Microsoft says Edge browser extensions will arrive in 2016

It's all in the name of safety, Microsoft says.

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Rob Schultz

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Microsoft has never said when to expect extension support for its Edge browser, but now we have a timeframe: 2016.

As news begins to leak out about when the so-called ”Threshold 2” Fall Update to Windows 10 is expected, one component that won’t be included is support for Windows 10 Edge extensions. Microsoft said in a statement that that capability won’t be available until 2016.

“We’re committed to providing customers with a personalized web experience, which is why bringing extensions to Microsoft Edge continues to be a high priority,” a Microsoft representative said in an email. “We’re actively working to develop a secure extension model to make the safest and most reliable browser for our customers, and look forward to sharing more in a future Windows 10 update in 2016.”

The news comes as no surprise, given that most of the new features expected in the fall update have or are being pushed out to users in the ongoing preview builds of Windows 10 that have continued past its official “release.” Build 10565 of Windows 10, for example, includes the Cortana text integration that is now in Windows 10 (for Mobile) build 10572 — making it pretty obvious that those messaging features will be part of the Threshold 2 update as well as the Windows 10 Mobile rollout in November.

In May, however, Microsoft’s Edge developer conference in May didn’t exactly put a stake in the ground as to when extension support would be rolled out. And, oddly enough, the company’s Edge roadmap doesn’t seem to list extensions in its proposed feature list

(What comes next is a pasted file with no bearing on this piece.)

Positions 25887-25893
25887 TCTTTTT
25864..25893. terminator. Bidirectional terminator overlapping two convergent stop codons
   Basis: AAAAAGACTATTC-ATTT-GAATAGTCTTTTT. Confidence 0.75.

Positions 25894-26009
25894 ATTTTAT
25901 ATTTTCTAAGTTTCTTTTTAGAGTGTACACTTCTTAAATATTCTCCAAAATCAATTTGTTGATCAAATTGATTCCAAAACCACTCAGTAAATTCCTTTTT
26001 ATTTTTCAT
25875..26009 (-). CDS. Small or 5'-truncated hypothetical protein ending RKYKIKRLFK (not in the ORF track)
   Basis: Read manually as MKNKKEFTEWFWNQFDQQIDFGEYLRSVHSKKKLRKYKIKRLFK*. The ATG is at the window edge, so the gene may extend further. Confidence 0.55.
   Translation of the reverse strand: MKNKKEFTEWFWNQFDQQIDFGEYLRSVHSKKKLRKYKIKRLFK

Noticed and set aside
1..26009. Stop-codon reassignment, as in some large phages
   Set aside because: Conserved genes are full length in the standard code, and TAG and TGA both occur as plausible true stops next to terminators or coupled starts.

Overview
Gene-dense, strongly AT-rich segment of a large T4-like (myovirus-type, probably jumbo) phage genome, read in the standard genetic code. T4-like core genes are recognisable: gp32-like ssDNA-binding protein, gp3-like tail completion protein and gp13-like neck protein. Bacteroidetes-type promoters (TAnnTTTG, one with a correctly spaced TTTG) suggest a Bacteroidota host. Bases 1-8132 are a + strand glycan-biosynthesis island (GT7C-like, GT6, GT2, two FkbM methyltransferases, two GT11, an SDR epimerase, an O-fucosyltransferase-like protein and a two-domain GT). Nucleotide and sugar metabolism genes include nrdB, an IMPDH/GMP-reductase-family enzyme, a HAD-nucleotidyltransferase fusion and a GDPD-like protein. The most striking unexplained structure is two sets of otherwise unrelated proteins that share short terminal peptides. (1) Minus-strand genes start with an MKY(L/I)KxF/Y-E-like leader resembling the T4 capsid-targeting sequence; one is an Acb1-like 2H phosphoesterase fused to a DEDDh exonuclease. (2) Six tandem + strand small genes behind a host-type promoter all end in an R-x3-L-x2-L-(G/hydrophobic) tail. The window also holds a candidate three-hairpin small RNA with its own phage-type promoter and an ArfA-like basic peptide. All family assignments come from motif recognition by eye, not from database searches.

edge tk Microsoft

Microsoft’s Edge roadmap this past summer didn’t put a timeline on extension support.

Microsoft isn’t the only browser developer working to secure its extensions. Beginning with the publicly available Firefox 41, which launched in September, Mozilla began blocking all unsigned extensions to stop ad injections and malicious scripts. 

However, extensions are one of the most popular ways of customizing a browser, and extension (or add-on) support has been built into Google Chrome, Opera, and Firefox. (Here are ten productive extensions for Chrome, for example.) That’s part of the reason we picked Chrome as our best browser of 2015.

Why this matters: It’s perhaps telling that while Windows 10 has captured 6.6 percent of all PCs according to NetMarketShare, the same firm claims that only 2.4 percent of those PCs run Edge. One reason has to be support for extensions, which won’t be part of the browser as more people turn to Windows 10.

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